Let me share then some of the insights I've gained as a publisher-editor, so
take your rejections a little less personally and target your
submissions more successfully.
Inappropriate subject matter for that publisher
If a publisher does not publish in your genre, you're barking up the wrong
tree. Don't submit your romance novel to a publisher of nonfiction, or your
self-help book to a publisher of textbooks. It's a waste of the editor's time
... and yours.
Carefully read the listings in Writer's Market. Browse the bookstore for
books similar to yours and the publishers that produce them. Then call and get
the name of the editor most appropriate for your book.
Manuscript sent without a query or agent
Editors are busy people who work in crowded offices. Be respectful of their
time and courteous enough to send a query or proposal first (after verifying
that they handle your subject), rather than forcing them to wade through stacks
of paper. Further, many editors, particularly those in larger publishing houses,
rely on agents to screen material for them and make appropriate submissions.
Submissions that arrive "unagented" are almost always returned unread. Others
usually end up at the bottom of the "slush pile" and wait several months to be
read—if they're read at all.
Weak book proposal
Writing a proposal can be as hard as writing the book itself. You must make a
good case for why your book should be published. Don't take it for granted that
the editor already knows the market and competition for your book. Do the
research. Consult one or more of the available books that provide guidance and
models for writing proposals. Here are two in particular that are worth
Write the Perfect Book Proposal: 10 Proposals that Sold and Why
By Jeff Herman and Deborah M. Adams
Nonfiction Book Proposals Anybody Can Write
By Elizabeth Lyon
Good topic, poor writing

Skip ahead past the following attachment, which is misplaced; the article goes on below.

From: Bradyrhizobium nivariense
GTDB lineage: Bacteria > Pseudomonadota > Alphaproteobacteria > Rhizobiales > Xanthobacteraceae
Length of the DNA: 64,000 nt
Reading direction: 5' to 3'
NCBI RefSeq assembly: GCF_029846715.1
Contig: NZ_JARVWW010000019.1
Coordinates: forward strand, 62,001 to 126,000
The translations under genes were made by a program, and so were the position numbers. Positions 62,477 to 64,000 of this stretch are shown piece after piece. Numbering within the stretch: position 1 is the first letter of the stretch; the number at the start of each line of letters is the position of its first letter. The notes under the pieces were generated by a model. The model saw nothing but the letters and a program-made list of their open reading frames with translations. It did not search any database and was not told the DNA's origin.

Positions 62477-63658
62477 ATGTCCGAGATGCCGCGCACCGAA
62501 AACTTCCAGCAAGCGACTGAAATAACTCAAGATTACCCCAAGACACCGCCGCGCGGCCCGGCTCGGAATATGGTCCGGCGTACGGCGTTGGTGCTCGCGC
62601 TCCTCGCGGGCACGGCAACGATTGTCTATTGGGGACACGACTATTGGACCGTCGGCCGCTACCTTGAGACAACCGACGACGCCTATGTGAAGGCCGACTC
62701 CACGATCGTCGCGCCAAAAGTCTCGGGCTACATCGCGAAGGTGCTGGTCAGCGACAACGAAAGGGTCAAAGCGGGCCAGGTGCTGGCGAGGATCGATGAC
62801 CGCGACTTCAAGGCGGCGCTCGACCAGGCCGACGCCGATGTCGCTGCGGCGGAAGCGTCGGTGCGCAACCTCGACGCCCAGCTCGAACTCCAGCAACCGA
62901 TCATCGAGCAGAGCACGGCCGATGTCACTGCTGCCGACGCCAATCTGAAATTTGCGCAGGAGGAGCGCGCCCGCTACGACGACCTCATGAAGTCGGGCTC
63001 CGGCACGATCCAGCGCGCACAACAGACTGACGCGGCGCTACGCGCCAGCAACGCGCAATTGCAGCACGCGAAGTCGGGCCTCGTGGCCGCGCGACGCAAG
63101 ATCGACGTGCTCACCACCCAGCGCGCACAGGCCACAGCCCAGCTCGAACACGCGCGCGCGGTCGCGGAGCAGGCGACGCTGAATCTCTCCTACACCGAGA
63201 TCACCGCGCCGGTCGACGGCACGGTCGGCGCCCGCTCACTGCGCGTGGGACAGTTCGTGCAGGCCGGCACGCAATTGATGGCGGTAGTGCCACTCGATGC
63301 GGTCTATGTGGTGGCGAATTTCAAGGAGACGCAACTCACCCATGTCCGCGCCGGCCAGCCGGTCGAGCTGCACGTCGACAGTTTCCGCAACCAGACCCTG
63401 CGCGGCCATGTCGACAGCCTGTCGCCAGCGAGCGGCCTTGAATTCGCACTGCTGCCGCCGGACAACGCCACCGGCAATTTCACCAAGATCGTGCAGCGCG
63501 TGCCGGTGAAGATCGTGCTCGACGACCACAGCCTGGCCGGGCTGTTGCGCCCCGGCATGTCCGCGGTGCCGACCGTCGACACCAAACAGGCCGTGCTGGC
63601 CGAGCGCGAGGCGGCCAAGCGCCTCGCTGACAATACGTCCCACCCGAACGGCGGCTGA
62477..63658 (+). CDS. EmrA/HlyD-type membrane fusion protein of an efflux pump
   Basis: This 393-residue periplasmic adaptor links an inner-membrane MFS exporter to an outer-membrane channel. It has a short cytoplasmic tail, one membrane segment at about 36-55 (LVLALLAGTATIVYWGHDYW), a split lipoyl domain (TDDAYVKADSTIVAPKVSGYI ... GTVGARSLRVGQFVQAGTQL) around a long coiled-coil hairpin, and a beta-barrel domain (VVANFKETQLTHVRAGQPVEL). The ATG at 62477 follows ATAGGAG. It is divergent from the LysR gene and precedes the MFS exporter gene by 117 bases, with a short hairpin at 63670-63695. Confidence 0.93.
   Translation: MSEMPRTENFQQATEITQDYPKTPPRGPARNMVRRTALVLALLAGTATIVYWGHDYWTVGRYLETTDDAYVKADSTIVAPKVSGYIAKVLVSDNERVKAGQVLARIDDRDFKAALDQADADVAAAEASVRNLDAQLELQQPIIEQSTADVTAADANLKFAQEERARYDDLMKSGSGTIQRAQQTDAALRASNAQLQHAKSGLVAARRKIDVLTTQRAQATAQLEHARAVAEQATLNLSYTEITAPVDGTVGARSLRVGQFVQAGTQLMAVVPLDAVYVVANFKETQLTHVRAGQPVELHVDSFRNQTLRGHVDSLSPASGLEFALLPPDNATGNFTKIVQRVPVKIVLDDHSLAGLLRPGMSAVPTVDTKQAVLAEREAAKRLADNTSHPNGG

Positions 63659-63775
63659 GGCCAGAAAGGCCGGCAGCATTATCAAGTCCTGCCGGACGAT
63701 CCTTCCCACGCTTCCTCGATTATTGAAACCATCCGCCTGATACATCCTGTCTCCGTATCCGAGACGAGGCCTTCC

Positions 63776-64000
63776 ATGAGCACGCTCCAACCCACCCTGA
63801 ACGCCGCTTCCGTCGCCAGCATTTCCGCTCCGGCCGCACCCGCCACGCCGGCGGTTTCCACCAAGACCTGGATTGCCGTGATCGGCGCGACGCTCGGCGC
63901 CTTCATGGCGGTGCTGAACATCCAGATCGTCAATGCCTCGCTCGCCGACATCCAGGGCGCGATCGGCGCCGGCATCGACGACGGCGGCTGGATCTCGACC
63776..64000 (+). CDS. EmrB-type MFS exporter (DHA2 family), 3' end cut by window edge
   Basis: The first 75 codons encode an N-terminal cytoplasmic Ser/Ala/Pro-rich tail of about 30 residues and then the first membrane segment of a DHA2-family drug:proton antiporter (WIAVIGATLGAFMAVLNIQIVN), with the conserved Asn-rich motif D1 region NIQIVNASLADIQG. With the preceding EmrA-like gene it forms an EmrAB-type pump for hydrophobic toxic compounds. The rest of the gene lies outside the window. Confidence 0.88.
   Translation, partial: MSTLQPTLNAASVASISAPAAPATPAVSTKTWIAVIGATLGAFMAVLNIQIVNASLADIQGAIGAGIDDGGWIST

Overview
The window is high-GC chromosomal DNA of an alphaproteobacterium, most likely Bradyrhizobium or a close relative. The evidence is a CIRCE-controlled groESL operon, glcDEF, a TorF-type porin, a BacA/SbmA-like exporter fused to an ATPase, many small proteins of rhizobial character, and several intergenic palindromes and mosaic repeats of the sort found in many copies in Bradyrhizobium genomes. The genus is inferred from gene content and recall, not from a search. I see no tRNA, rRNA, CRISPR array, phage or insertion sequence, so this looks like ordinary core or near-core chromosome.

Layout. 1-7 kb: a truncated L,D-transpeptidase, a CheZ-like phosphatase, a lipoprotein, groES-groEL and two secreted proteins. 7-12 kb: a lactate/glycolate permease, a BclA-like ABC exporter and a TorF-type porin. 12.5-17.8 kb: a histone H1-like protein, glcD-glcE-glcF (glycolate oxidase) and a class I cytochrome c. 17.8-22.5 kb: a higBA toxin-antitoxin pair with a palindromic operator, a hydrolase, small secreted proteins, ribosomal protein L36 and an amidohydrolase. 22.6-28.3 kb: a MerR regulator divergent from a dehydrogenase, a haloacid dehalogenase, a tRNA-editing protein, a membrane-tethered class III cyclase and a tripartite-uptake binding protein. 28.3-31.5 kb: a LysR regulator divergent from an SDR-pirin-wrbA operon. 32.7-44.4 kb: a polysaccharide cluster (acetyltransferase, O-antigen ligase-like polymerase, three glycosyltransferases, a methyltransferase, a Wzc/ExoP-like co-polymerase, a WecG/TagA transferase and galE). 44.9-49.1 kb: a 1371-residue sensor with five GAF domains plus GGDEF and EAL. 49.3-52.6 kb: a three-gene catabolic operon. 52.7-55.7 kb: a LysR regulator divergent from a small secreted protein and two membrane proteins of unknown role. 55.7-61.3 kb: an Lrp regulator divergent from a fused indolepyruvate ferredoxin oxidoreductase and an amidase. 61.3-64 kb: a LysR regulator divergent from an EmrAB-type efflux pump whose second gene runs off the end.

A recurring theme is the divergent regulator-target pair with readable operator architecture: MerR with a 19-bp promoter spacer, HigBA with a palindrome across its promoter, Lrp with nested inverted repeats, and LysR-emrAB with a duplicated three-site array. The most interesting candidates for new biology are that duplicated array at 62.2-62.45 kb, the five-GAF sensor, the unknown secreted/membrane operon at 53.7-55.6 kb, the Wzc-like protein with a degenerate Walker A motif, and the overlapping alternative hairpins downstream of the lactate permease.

Even if you've chosen a marketable topic, if your proposal or manuscript
needs to be substantially rewritten, it's generally not worth an editor's time
and effort. Work on your writing skills or hire a ghostwriter. Get feedback and
work with a freelance editor to whip your manuscript in shape before you submit
it. A poorly written piece rarely gets a second chance.
While it's true that a hot topic will spawn a deluge of books, many
publishers, particularly small ones, are looking for books that are unique and
will have staying power. If you have an idea for a book in a popular category,
be sure your book offers a fresh approach.
Market too small While it's good to target a specific niche, if the
niche is too small, it's not worth a major publisher's time or money. The
chances of making a profit are too slim. If you can't broaden the scope of your
book, seek out a small press that caters to that niche or a regional audience,
or consider self-publishing.
Topic or approach too personal
I can't tell you how many times I've been approached by someone who knows
someone with a "really interesting life." While that may be true, interesting
lives don't sell books unless they have a hook on which to hang the publisher's
marketing and publicity efforts.
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Book not to an editor's taste
Unfortunately, there's not much you can do about this, but that doesn't mean
your book is undeserving of publication. If you feel it is well-written and
marketable, keep sending it out until you find the right match. Literary history
is full of stories of authors who submitted their proposals and manuscripts
dozens of times before they hit.
Too much advertising and marketing required
In the past, large publishers produced numerous titles, depending on their
bestsellers to"carry" their other, more "moderate" sellers. While that's still
true to some degree, large publishers today are cutting their lists down while
looking for books with a strong market and promotable authors. (Ditto for many
of the small presses.) What does that mean for you? That you should expect to
contribute to the marketing effort. Further, you should make your willingness to
help—and your promotional ideas—known in your proposal.
I hope you'll use these observations to your advantage and find yourself
signing a publishing contract in the near future!
©2001 Sharon Good
WriteDirections faculty member Sharon Good is a writer-editor and co-owner of
Excalibur Publishing Inc., a small press in New York City, as well as a
publishing consultant and personal coach for writers. She can be contacted at
Interested in learning more about this topic? Then check out these
Write Books That Sell!—Making Your Topic Marketable
Sell Your Book Before You Write It: Book Proposal ABCs
To register for these or any other teleclasses we offer, visit:
to view complete lineup of WriteDirections.com teleclasses and full course